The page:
Tuesday 5 March 2024

The Power of "With"

And remember, I am with you always, to the end of the age.

—Matthew 28:20

The word “with” can be used to imply many different things. It can suggest potential proximity—“Put this book with the others”—or accompaniment—“Let me go there with you.” It can connote hipness, as when Grampa Abe Simpson vociferously complains, “I used to be with it, but then they changed what ‘it’ was!” It can imply agreement and comprehension—“I’m with you so far”—or even a deep solidarity—“I will stand with you in your struggle for justice.”

With all these different uses and connotations of the word “with,” how might we understand the way that the resurrected Jesus uses the word when he says to his disciples, “I am with you always,” words he utters moments after he has charged them with the task of spreading his shalom way to the ends of the earth?

In the song “Can’t Hardly Wait” by The Replacements (one of my favourite rock bands from the 1980s) there is a cheeky line that always makes me chuckle, where singer Paul Westerberg intones: “Jesus rides beside me, but he never buys any smokes.” While I resonate with this image of Jesus as a steadfast travel companion on the road trip of life, I hope and trust that he is more than someone who is simply ‘along for the ride,’ mooching my last cigarette to boot! (In my case, as a non-smoker, the cigarette would have to be metaphorical.)

Perhaps it might help if we connect Jesus’ promise at the end of the gospel of Matthew to a claim made near the beginning of that same gospel, where the angel, echoing Isaiah 7:14, tells Joseph that the child Mary carries is the promised Messiah, the one who will be called “Emmanuel,” which means “God is with us” (Matt. 1:23)? Once we make this connection, we begin to discern the mysterious contours of this very powerful “with,” and the way Jesus’ promise includes but also moves beyond simple companionship.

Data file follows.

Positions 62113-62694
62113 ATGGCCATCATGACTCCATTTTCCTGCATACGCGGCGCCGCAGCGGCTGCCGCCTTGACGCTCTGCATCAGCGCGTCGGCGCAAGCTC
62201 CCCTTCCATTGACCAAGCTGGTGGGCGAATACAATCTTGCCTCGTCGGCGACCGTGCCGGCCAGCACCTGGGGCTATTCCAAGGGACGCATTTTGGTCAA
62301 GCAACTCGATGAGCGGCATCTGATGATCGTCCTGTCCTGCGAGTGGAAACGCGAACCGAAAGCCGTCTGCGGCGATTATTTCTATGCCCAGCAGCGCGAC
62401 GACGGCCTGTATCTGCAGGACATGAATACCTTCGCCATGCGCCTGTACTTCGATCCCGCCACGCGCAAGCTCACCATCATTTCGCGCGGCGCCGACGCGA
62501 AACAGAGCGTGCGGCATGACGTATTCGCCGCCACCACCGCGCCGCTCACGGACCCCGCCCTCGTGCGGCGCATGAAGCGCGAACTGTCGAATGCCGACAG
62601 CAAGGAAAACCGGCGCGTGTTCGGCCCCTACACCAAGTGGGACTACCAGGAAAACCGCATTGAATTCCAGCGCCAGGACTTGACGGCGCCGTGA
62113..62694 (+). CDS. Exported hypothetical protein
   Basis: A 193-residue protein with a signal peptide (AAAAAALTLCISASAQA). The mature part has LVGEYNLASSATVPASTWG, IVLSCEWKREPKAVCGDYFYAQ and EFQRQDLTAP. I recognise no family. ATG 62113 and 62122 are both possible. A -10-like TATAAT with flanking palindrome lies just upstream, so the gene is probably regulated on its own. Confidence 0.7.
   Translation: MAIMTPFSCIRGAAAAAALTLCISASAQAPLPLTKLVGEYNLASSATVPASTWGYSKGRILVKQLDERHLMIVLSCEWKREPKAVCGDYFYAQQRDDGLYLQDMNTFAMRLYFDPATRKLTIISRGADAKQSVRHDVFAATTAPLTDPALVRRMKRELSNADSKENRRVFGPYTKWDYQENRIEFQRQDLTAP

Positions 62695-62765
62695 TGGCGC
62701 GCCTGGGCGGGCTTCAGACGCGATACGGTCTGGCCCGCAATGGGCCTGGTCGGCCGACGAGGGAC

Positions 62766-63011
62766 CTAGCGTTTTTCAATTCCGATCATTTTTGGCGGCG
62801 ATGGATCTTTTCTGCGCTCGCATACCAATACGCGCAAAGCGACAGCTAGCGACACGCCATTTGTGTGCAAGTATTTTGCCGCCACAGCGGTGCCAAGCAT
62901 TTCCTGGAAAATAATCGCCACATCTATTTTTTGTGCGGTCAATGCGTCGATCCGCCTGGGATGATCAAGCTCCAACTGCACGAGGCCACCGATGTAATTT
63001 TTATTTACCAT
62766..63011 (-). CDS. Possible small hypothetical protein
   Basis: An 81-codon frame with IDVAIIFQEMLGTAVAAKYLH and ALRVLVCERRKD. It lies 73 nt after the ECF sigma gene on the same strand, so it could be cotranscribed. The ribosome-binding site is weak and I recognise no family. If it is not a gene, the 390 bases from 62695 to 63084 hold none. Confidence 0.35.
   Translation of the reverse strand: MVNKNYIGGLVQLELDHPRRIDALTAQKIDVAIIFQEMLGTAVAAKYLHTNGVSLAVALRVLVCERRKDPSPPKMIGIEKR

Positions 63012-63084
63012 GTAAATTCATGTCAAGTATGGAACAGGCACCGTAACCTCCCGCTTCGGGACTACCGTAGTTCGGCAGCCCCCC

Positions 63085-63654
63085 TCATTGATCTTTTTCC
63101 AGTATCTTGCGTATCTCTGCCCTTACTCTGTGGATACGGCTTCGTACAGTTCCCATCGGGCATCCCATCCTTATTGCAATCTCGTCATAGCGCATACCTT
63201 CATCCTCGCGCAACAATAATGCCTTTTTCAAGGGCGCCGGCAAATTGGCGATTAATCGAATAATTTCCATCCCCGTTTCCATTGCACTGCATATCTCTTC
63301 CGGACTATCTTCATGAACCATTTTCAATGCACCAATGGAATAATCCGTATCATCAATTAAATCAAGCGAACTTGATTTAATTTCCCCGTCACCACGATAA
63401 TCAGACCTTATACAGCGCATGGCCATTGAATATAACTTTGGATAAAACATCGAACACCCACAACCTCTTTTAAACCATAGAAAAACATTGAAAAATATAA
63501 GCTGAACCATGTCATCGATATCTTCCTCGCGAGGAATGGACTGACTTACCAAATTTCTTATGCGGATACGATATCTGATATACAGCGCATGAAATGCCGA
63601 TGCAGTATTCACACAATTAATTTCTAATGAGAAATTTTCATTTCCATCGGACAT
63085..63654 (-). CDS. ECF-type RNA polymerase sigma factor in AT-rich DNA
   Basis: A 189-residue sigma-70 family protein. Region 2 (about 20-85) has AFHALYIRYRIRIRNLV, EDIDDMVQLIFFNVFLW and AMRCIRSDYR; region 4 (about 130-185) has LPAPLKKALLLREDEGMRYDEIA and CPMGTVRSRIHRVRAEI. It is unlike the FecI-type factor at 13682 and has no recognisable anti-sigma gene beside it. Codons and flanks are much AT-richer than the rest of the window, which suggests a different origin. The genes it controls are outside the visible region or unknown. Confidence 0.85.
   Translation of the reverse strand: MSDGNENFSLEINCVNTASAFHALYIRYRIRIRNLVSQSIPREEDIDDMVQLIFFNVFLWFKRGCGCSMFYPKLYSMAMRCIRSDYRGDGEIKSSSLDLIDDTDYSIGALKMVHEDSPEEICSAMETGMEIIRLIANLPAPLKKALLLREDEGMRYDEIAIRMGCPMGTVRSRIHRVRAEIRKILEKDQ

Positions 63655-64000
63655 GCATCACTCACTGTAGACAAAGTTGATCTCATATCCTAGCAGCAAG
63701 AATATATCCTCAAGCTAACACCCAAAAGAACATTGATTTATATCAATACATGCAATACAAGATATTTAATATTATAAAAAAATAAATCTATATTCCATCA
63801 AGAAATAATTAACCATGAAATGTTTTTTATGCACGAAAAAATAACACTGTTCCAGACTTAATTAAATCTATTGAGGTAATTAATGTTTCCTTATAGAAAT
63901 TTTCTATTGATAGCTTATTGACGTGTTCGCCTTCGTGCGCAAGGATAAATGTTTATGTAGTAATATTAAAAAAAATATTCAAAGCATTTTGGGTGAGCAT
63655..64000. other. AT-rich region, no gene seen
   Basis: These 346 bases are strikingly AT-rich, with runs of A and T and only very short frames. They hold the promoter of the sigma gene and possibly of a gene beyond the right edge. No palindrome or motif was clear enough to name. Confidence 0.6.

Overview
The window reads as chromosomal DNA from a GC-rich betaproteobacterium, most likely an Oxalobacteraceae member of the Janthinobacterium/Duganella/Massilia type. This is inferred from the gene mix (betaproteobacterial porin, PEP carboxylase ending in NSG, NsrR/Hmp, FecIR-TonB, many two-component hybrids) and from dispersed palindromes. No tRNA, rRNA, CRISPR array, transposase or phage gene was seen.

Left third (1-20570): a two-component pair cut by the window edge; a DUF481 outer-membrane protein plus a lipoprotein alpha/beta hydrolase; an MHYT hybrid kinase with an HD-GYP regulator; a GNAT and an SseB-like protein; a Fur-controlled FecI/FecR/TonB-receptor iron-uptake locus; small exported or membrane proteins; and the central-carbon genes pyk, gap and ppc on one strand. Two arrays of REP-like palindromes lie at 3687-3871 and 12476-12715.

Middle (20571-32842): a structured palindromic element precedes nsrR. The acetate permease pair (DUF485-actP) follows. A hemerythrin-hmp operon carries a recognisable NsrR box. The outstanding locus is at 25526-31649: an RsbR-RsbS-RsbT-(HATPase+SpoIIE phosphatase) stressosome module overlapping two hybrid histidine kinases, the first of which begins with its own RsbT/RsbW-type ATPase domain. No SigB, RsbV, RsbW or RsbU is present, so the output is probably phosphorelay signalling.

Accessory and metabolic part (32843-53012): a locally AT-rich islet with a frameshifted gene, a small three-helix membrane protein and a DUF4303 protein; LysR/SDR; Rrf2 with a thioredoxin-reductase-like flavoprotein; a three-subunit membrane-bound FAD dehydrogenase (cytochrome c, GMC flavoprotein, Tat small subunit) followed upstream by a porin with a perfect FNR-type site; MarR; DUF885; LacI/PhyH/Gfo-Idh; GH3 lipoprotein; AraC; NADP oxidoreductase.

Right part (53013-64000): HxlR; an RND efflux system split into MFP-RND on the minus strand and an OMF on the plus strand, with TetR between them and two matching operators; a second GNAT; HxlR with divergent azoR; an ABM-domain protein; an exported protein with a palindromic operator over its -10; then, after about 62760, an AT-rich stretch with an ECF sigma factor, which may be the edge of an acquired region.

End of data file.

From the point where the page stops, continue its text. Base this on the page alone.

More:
The very word “with,” I think, says something about the nature of divine power itself, this messianic possibility that Jesus promises to make available to us. As ICS Emeritus Professor Jim Olthuis suggests in his book Dancing in the Wild Spaces of Love, the power of this “with” is not a dominating or oppressive power, not an “over,” but rather a power that comes alongside us and empowers us—much like Jesus did, incognito, when he joined his erstwhile unwitting disciples on the road to Emmaus. 

Jim calls this power “withing,” and describes it as the way humans are uniquely called to image a Creator who desires to be with and love creation:

As God is with-us (Emmanuel), so we are to be-with others, cum amore (with love). “Withing” (power-with rather than power-over) is our gift and calling, be(com)ing the unique selves we are through relationship with other persons (intersubjectivity), with creation and all its creatures (solidarity), and with God (spirituality). In and with the impetus of love’s promise, we live-with, work-with, wrestle-with, suffer-with, celebrate-with the whole family of earth’s creatures, all of creation, and God. (xvi-ii)

Jim later describes “withing” as “a celebrating-with and suffering-with without submission or domination, a being-with in which we are true to ourselves even as we exist in connection with each other” (87).

How wonderful is this “with,” this divine connection that empowers us to connect—with the earth and all its creatures, with each other, and with God? How different it is from the kind of power we all too often seek, the power to dominate and control others, the earth, and even God? I ponder how deeply different is the way toward which our Messiah’s promise points us.

Shalom, friends!

Ron Kuipers